Exchange traded funds (ETFs) started out in negative territory on Thursday after the government reported an unexpected rise in weekly jobless claims and a spike in producer prices in March.
- U.S. wholesale prices rose sharply in March for the sixth consecutive month, spurred once again by higher gasoline costs, although food costs fell, the Labor Department said Thursday. The government’s producer-price index climbed a seasonally adjusted 0.7% in March, following a 1.6% gain in February and a 0.8% increase in January. The core rate, which excludes the volatile food and energy categories, rose 0.3% in March. Higher prices for light trucks accounted for a large chunk of the increase. Investors and the Federal Reserve usually view the core index as a better gauge of inflationary pressure because it excludes food and energy, prices of which often fluctuate. Yet so far, most of the increases in wholesale costs have not been passed on to consumers in the form of higher prices. Consumer prices have risen a slower 2.1% in the 12 months ended in February. Many companies have found ways to cut their costs, or they are taking lower profits to prevent the loss of market share. The Consumer Discrete Select SPDR ETF (NYSEArca: XLY) is down early Thursday.
- On the surface, the foreclosure crisis seems to be easing. The number of foreclosure notices filed during the first three months of 2011 fell 27% compared with the first quarter of 2010, according to a report from RealtyTrac released Thursday. Only 681,000 properties got hit with some type of filing — a notice of default, a scheduled auction or a foreclosure sale — during the quarter, one for every 191 households. There were 215,046 borrowers who lost their homes, down 17% year-over-year. That improvement was in sharp contrast to other recent housing market metrics, with sales of existing and new homes very weak and home prices still sliding. “The nation’s housing market continued to languish in the first quarter, even as foreclosure activity fell to a three-year low,” said James Saccacio, RealtyTrac’s CEO. The explanation for this contradiction is that the foreclosure improvement has been artificial, fueled by banks reacting to paperwork processing issues — the infamous “robo-signing” scandal — by cutting back on filings until they can clean up their procedures. The iShares Dow Jones U.S. Real Estate ETF (NYSEArca: IYR) is up slightly today.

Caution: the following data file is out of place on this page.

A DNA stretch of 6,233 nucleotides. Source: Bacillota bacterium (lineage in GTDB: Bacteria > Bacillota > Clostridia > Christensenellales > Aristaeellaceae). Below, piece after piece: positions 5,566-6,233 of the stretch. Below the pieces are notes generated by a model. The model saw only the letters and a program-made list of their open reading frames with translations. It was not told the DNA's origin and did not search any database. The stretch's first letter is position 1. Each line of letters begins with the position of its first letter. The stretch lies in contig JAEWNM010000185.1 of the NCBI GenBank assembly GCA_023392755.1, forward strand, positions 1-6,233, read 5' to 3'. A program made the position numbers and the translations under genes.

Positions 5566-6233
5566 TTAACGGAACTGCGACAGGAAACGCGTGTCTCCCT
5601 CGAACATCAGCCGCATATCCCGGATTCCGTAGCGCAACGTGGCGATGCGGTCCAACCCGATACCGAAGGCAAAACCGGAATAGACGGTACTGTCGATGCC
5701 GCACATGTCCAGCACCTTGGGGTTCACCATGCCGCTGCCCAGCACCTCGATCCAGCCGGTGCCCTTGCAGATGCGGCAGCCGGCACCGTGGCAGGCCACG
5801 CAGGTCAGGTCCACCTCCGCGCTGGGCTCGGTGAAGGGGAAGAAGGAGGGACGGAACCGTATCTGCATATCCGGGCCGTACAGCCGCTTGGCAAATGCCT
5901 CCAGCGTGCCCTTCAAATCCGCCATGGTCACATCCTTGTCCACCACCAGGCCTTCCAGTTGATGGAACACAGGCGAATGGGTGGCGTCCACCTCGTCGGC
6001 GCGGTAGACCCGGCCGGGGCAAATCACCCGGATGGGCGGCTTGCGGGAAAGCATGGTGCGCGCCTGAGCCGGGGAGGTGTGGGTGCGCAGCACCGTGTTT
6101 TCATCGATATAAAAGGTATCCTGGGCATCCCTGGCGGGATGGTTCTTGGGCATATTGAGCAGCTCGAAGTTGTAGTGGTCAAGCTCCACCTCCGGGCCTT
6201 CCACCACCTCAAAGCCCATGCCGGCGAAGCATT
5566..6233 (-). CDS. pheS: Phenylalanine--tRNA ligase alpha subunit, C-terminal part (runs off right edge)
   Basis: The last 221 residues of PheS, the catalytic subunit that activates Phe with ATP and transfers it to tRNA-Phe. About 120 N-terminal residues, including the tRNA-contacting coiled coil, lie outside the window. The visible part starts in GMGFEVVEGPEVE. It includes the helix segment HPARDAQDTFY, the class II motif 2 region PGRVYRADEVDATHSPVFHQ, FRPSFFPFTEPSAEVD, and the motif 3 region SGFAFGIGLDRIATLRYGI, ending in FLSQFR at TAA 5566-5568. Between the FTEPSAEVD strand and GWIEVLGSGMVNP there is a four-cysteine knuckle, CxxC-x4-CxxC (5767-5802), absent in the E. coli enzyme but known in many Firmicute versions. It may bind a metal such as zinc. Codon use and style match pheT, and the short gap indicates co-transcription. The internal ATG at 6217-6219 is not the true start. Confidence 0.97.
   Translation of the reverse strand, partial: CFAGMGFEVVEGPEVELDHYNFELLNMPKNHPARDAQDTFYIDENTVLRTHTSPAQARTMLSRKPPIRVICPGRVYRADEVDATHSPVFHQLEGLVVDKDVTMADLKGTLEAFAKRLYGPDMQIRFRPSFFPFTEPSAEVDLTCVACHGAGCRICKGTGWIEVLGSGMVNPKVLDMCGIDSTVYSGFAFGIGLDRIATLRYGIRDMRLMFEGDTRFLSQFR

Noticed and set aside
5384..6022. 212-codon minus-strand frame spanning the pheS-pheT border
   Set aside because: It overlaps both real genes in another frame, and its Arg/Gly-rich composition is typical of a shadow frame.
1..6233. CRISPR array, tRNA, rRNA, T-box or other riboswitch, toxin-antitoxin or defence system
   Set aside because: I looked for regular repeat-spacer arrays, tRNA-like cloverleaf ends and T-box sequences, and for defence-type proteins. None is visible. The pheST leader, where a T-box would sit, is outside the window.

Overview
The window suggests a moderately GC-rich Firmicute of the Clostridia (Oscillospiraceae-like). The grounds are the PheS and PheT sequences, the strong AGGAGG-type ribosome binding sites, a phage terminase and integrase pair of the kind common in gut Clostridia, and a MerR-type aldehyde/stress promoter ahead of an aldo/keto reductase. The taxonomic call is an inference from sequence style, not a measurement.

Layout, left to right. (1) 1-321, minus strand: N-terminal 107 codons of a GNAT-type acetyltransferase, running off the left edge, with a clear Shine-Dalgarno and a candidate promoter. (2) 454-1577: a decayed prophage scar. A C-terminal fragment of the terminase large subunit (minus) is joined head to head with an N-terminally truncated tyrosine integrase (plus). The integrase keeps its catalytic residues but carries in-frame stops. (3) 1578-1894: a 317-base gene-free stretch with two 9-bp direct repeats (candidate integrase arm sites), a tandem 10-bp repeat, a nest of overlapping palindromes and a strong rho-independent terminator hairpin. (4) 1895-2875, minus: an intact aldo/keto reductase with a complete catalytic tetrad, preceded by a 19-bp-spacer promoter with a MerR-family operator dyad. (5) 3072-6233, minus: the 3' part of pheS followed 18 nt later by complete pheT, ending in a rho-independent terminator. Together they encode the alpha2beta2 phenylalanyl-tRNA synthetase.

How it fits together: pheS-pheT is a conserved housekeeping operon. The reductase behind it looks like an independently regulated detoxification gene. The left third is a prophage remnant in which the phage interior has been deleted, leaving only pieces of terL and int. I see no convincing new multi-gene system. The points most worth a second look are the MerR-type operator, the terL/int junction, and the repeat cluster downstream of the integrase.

- While earnings remain in the spotlight, the threat of more European sovereign-debt troubles weighed is weighing on European markets, said Joel Kruger, currency strategist at Forex Capital Markets. “There’s talk about default in Ireland and restructuring in Greece and EMU peripheral spreads have widened out to record levels,” he said. The cost of insuring Greece’s government debt against default hit a record level Thursday, after German Finance Minister Wolfgang Schaeuble reportedly told newspaper Die Welt that Greece may need to take “further measures” if a June audit by the European Commission and the European Central Bank shows the nation’s debt burden isn’t sustainable. The ProShares UltraShort MSCI Europe ETF (NYSEArca: EPV) jumped 1% so far on Thursday.
Gregory A. Clay contributed to this article.
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